Monday, December 01, 2008

"To befriend" is a verb beginning with soul

Jack Heppner blogs about friendship and loneliness with references to Thomas Moore’s Care of the Soul. Heppner states, "Many of us spend our lives in the borderlands between loneliness and true friendship. While loneliness is the hallmark of modern North American society, there is nevertheless a continual quest for friendships that are deep and that will last. According to Thomas Moore, the reason such friendships are hard to come by lie both in the nature of the community in which we aspire to find true friendships and in the region of our individual souls."

After talking about his own experiences teaching at an evangelical college, Heppner writes, "Too often, it seems to me, we experience loneliness while surrounded by people because, as Moore says, we wait around to be received into community and thus true friendship. But with such an orientation, even if and when we are welcomed into a community, we may still feel lonely. That is so because we have not yet learned that true friendship is always a two-way street. It is not a birthright owed you by other people. "Belonging" and "friendship" are active verbs that start their work in one’s soul."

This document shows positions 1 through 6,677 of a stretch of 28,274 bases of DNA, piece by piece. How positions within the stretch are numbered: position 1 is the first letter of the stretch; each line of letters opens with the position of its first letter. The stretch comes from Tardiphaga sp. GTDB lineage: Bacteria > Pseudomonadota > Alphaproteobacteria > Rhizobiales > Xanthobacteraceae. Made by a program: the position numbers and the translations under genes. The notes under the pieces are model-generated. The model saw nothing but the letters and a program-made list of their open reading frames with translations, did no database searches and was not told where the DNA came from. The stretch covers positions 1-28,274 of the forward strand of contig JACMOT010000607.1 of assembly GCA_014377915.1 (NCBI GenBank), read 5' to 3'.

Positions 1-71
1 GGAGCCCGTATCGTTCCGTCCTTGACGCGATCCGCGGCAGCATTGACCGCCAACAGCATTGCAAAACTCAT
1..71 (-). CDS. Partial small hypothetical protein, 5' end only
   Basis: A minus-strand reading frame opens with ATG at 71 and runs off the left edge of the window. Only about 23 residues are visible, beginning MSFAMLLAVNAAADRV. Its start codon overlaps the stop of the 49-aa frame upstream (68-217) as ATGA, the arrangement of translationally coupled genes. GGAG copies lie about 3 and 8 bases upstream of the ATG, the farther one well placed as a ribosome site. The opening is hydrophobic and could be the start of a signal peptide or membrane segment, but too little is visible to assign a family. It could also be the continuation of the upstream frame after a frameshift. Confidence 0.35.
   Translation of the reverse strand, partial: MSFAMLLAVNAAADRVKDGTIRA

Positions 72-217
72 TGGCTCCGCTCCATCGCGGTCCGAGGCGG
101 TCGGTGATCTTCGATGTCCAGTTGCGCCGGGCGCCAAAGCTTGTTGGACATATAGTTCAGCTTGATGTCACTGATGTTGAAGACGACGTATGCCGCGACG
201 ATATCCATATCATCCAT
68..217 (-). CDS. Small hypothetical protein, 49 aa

Heppner continues, "An ancient philosopher, Ficino, once said that "... to be loved you must love." That is to say that unless and until your soul is ready to give of itself freely and with integrity, you will always be lonely, no matter how much welcoming you receive by others. Belonging is not the work of others, it is our own work. A person oppressed by loneliness can go out into the world and simply start belonging to it, not by joining organizations, but living through feelings of relatedness -–to other people, to nature, to society, to the world as a whole" (Moore).

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